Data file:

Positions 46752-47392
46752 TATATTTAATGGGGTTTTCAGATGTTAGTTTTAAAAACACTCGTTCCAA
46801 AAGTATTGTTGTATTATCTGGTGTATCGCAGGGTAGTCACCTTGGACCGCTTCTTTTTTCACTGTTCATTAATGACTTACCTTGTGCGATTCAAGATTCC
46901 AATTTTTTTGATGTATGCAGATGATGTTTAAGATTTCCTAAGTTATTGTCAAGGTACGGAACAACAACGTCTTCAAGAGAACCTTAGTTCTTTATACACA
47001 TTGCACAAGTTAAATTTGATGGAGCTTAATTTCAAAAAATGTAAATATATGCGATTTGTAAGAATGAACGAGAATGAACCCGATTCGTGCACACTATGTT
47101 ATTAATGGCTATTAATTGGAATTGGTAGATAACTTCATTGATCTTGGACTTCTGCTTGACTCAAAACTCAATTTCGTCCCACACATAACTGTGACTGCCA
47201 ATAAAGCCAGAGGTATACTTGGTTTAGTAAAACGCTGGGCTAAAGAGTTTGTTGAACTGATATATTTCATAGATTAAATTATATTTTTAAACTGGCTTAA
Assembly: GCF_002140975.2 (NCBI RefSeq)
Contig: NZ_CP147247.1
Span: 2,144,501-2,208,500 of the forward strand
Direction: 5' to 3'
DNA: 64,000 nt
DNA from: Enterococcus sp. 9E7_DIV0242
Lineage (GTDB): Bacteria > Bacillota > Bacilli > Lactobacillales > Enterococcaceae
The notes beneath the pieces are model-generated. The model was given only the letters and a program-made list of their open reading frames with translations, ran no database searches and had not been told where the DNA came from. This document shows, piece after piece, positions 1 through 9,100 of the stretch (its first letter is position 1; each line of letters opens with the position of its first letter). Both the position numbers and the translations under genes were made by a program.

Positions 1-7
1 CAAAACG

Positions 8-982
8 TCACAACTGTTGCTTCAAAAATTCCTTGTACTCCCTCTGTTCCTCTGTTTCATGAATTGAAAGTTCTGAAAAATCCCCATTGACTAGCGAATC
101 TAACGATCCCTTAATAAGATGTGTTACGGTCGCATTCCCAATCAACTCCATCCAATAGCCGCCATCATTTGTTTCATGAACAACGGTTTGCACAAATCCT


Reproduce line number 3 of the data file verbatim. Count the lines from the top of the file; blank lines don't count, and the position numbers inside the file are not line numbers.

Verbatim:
46801 AAGTATTGTTGTATTATCTGGTGTATCGCAGGGTAGTCACCTTGGACCGCTTCTTTTTTCACTGTTCATTAATGACTTACCTTGTGCGATTCAAGATTCC